Hi Heidi! Great stuff as always. I have even heard from the mouths of many printers – “QRCodes are dead”. Far from it, and QRCode use will continue to grow along with Augmented Reality, Near Field Communication (NFC) and of course the “Next thing”. Here is an infographic that supports your post – http://qreateandtrack.com/2012/12/03/infographic-catching-up-and-getting-mobile . The QRCode is another way to reach the fastest growing channel (Mobile). How about this -why would you not incorporate them? – John
    johnf@interlinkONE.com

  2. Joe Manos

    Great posts Heidi and John.

    I believe it has to do with comfort level and actually working with customers. Companies that are leveraging best practice methodologies for effective use of QR Codes are enjoying great results. Those that aren’t trained and just throw them out there – well you know the results.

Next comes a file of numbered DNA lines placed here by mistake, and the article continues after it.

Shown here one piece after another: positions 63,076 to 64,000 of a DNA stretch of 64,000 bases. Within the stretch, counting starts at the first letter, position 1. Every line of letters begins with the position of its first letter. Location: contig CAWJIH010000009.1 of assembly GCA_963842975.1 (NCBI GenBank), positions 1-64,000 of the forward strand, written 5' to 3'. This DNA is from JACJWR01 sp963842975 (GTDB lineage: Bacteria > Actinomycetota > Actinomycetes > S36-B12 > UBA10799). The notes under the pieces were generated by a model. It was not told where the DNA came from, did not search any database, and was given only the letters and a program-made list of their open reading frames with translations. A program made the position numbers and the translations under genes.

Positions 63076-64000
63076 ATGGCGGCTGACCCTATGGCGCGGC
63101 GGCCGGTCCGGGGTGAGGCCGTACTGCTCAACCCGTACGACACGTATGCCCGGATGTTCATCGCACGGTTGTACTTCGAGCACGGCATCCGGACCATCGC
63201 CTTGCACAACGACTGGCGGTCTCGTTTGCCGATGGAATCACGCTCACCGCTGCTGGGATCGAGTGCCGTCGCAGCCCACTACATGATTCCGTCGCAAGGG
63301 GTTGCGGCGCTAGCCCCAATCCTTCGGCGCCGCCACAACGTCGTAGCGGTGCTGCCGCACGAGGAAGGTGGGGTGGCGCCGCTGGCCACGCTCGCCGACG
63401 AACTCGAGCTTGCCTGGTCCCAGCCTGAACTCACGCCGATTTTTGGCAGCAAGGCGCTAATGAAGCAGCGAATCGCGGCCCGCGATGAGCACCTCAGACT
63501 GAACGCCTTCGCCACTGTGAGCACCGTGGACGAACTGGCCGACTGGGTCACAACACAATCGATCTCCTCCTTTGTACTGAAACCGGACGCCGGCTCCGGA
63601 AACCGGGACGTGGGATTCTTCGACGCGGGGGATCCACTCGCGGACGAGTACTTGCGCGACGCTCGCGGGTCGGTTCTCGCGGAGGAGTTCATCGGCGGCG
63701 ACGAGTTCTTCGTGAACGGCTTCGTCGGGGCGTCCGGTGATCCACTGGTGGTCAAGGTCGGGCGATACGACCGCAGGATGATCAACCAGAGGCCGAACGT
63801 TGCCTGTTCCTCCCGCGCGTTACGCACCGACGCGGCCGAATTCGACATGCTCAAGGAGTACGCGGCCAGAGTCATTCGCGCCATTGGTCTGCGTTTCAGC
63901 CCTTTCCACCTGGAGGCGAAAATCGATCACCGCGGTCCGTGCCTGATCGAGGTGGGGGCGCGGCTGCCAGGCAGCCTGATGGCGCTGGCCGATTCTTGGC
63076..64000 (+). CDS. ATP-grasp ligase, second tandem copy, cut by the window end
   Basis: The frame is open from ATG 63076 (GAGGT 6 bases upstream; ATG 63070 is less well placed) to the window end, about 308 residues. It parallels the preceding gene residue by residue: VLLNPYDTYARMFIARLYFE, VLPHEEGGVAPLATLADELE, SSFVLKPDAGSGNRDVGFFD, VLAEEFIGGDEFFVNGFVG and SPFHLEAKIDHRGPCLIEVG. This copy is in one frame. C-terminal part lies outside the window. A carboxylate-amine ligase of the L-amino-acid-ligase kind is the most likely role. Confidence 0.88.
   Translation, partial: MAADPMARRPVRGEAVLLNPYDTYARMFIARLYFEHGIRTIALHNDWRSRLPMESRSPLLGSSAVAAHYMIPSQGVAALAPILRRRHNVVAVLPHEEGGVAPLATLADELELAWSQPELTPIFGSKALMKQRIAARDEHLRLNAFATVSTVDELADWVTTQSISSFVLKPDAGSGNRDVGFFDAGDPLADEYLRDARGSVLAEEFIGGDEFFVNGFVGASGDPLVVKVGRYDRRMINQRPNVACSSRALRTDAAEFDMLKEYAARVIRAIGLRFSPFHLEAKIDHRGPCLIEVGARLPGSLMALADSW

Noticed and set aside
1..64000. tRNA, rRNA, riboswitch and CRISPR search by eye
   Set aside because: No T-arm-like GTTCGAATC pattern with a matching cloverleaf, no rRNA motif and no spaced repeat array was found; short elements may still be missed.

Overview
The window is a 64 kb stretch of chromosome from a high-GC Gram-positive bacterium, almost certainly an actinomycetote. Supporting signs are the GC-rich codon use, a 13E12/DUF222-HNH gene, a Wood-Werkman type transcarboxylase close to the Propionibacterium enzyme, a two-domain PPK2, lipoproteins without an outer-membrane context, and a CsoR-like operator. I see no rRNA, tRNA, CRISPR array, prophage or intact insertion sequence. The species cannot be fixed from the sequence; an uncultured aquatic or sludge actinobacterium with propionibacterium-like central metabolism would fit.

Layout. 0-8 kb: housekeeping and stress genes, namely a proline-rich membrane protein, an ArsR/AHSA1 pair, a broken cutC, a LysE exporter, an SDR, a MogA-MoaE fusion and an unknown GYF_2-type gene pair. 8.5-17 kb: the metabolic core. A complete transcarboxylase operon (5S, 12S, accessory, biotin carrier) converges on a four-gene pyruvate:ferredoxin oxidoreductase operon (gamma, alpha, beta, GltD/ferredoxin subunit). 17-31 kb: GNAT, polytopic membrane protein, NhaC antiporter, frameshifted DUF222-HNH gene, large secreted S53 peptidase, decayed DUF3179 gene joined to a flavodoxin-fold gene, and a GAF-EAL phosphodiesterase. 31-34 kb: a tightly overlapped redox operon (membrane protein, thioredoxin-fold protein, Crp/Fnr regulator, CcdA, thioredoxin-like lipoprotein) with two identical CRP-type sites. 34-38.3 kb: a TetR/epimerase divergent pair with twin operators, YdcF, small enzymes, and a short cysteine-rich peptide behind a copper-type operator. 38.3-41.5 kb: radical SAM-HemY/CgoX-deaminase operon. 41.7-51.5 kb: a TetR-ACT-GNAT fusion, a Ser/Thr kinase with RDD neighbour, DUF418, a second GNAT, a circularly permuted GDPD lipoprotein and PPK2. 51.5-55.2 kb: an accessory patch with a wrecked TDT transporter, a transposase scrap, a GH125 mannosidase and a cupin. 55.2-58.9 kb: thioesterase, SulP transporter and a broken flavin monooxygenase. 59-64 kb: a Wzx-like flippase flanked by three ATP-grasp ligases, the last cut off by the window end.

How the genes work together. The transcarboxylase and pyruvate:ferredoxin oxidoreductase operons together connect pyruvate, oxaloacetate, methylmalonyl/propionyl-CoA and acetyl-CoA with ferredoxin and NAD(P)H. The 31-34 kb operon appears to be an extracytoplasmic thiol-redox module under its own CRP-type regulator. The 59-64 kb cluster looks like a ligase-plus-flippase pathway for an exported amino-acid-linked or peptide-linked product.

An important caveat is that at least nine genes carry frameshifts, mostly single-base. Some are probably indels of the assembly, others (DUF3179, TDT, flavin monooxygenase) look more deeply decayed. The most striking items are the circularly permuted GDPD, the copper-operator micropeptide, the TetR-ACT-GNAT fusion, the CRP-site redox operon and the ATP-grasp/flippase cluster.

They have to be used as part of an overall, ongoing marketing strategy that offers value with each touch to the recipient. The effective and successful use cases continue to grow with no slow down in sight.

    As John stated, why wouldn’t you leverage mobile when 22% of us do everything on our SmartPhones?

  3. Mark Stephenson

    I’m a little suspicious of the data which comes from a company who provide barcode scanning software. The report is based on figures collected from users of ScanLife software only. That does not include phone and tablet users who have never scanned a barcode never mind downloaded any scanning software.
    Do you have any less subjective data?

  4. Heidi Tolliver-Walker Post author

    Mark, it’s my understanding that Scanbuy processes scans of third-party QR Codes as well. Not just their own. It’s also my understanding that Scanbuy, at least from their own data, processes 20% of all scans globally, so that’s a pretty good sample. I might be wrong about the third-party scans, but I’m pretty sure that’s the case from when they used to put the methodology at the bottom of their reports.

  5. Mark Stephenson

    Thanks Heidi,